We have refused to be reformed, and have walked proudly and obstinately against the Lord, not valuing his gospel, nor submitting ourselves unto the obedience thereof; not seeking after Christ, not studying to honour him in the excellency of his person, nor employ him in the virtue of his offices, nor making conscience of public ordinances, nor private nor secret duties, nor studying to edify one another in love. Ignorance of God, and of his son Jesus Christ, prevails exceedingly in the land. The greatest part of masters of families, amongst Noblemen, Barons, Gentlemen, Burgesses, and Commons, neglect to seek God in their families, and to endeavour the reformation thereof; and, albeit, it hath been much pressed, yet few of our nobles and great men, even to this day, could be persuaded to perform family duties themselves, and in their own persons, which makes so necessary and useful a duty to be misregarded by others of inferior rank. Nay, many of the Nobility, Gentry, and Barons, who should have been examples of godliness and sober walking unto others, have been ringleaders of excess and rioting.

It were impossible to reckon up all the abominations that are in the land; but this blaspheming of the name of God, swearing by the creatures, profanations of the Lord's Day, uncleanness, drunkenness, excess of rioting, variety of apparel, lying and deceit, railing and cursing, arbitrary and uncontrolled oppression, and grinding of the faces of the poor by landlords, and others in place power, are become ordinary and common sins.

In 1649 this system was abolished, and ceased to be in operation for several years; and Kirkton thus described the condition of the Church at the Restoration, when a more popular system of elections, decreed by the assembly, to which the power had been delegated by Parliament, had for some time prevailed:— At the King's return every parish had a minister—every village had a school—every family almost had a Bible, as in most of this country, all their children of age could read the Scriptures, and were provided with Bibles, either by their parents, or by their ministers. Every minister was a very full professor of the reformed religion, according to the large confession of faith framed at Westminster by the divines of both nations. Every minister was obliged to preach thrice a-week, to lecture and catechise, besides other private duties, in which they abounded, according to their proportions of faithfulness and abilities. None of them might be scandalous in their conversations, or negligent in their office, so long as a Presbytery stood, and among them were many holy in conversation and eminent in gift; nor did a minister satisfy himself unless his ministry had the seal of a divine approbation, as might witness him to be really sent of God. Indeed, in many places the Spirit seemed to be poured out with the word, both by the multitude of the sincere converts, and also by the common work of reformation upon many who never came the length of conversion. After a communion, there were no fewer than sixty aged people, men and women, who went to school, that even then they might be able to read the Scriptures with their own eyes. I have lived many years in a parish where I never heard an oath; and you might have ridden many a mile before you heard any; also, you could not, for a great part of the country, have lodged in a family where the Lord was not worshipped by reading, singing, and prayer. Nobody complained of our Church Government more than our taverners, whose ordinary lamentation was, their trade was broken, people were become so sober. Marchmont, who had been a witness and partaker of what had passed in his own time, gives his testimony to the truth of what is here narrated.

Such was the state of this Church, by irrefragable evidence, proved to have been during that important period. Dr. Chalmers says:— It was when a high-handed patronage reigned uncontrolled, and without a rival, that discord and dissent multiplied in our parishes. The seasons immediately succeeding to 1649 and 1690, when the power of negation was lodged with the people, not, however, as a force in exercise, but as a force in reserve; these were the days of our Church's greatest prosperity and glory, the seasons both of peace and righteousness. Persecution put an end to the one period, and unrestrained patronage put an end to the other.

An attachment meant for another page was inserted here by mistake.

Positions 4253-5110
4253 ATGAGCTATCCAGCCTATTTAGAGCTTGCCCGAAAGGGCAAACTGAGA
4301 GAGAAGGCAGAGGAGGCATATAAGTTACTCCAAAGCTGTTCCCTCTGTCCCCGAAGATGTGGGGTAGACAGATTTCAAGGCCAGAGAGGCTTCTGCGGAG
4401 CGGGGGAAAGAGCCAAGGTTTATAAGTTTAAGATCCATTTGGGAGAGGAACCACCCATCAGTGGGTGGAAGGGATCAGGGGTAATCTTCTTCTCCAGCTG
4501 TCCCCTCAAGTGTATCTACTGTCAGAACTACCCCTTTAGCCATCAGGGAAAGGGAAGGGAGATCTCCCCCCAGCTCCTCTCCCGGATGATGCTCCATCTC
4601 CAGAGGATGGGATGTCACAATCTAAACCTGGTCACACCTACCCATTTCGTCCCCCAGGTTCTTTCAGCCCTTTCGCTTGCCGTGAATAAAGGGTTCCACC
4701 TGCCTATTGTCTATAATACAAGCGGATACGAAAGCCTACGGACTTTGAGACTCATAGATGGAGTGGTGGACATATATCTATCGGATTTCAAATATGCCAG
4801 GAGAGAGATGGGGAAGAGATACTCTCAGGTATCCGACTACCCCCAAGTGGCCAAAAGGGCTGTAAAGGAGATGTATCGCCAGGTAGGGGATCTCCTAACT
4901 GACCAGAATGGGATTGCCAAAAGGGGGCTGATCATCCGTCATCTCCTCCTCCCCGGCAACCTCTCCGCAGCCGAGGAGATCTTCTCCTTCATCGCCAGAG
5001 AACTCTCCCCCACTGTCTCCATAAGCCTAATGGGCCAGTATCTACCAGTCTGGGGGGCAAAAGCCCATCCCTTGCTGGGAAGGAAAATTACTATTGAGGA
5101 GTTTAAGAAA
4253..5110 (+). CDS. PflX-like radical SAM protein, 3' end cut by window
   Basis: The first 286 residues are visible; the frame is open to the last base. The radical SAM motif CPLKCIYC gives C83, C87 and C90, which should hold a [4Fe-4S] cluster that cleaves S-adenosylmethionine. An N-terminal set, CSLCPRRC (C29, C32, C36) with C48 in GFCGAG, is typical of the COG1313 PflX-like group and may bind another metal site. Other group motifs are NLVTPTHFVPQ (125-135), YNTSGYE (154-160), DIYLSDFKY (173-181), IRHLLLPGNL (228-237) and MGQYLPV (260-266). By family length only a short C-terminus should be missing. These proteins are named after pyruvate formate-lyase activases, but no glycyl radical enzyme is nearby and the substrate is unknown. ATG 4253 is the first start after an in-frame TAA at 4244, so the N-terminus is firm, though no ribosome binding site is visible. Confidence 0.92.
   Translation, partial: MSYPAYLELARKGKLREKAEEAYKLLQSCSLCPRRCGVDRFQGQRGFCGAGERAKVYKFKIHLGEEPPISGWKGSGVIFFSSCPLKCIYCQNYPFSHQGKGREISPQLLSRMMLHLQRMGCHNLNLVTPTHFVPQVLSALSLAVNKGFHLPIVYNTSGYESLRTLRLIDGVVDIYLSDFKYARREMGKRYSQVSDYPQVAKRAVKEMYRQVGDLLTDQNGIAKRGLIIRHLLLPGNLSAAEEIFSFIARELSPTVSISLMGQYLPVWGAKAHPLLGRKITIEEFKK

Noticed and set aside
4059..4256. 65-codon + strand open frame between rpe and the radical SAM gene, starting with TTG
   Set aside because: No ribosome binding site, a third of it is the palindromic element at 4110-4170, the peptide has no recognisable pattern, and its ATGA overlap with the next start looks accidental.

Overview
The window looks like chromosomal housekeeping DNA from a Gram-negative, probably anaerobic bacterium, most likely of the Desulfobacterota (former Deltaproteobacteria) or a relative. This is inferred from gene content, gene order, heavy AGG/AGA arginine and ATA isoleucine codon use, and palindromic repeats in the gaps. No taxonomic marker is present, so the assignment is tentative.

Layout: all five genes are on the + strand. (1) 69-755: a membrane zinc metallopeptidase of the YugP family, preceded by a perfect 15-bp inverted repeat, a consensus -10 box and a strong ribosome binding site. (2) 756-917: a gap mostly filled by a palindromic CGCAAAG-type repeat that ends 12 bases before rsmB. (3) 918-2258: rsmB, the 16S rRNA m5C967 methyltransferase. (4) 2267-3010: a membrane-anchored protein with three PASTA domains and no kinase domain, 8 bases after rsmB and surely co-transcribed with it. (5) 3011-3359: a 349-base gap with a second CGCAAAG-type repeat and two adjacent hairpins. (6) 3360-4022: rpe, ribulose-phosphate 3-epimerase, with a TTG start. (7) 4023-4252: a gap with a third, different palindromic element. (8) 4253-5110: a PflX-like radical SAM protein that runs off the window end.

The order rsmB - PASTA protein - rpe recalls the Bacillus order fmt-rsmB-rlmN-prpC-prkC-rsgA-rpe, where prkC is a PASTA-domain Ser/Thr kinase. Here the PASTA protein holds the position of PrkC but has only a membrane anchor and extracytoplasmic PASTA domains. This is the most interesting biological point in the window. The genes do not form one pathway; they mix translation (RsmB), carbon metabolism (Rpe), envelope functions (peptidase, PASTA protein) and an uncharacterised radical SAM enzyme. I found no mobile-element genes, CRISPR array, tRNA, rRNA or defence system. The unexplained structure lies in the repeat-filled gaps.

Without adverting to the intermediate periods, what, he would ask, was the statement of Dr. M'Cire, as to the state of the Church in 1784, when the Act of Anne had been in operation for seventy-years? From the Revolution down to the Present day, never were the interests of religion sunk lower within her pale than they were in the year 1784. Truth and godliness sickened and pined away under the influence of false philosophies and a specious moderation. Socinianism had notoriously infected the minds of not a few of the clergy, and we know, from the highest authority, that some of the most active managers in ecclesiastical affairs could with difficulty be restrained from bringing forward a Motion for discarding the confessions of faith and all texts of orthodoxy—a fit Motion to accompany its predecessor, which virtually declared, in the face of the unanimous judgment of the Church of Scotland form the beginning, that patronage was no grievance! None more fit for wreathing an oppressive and degrading yoke about the necks of the people than those who would release themselves from the obligations of the most reasonable bonds, into which they had themselves voluntarily entered. But no minister will now choose to recall that melancholy era, and I scarcely think that even a ruling elder, honourable or simple, will be found so bold as to appeal to the act by which the light of the Church of Scotland was put under a bushel, and her glory turned to shame. If our rowers wish to shipwreck the vessel, of which they have obtained the management, they will steer it by the lurid star of 1784.

He had made these extracts in vindica- tion of many respectable petitioners. No imputation was more grievous to them, than to be taxed with hostility to the Church Establishment of Scotland. He had endeavoured to show, that they were borne out in their opinions by the concurrent testimonies of many persons, whose names were associated in Scotland with everything that was true, honest, and of good report—that when the system, for which they contended, was practically tried, it produced the happiest results—and that the reign of uncontrolled patronage was, at least, not uniformly referred to as the season when dissent was silent, the people satisfied, the doctrines of the Church most faithfully preached, and its ministers possessed in the highest degree the confidence, respect, and affection of their parishioners.

Petition laid on the Table.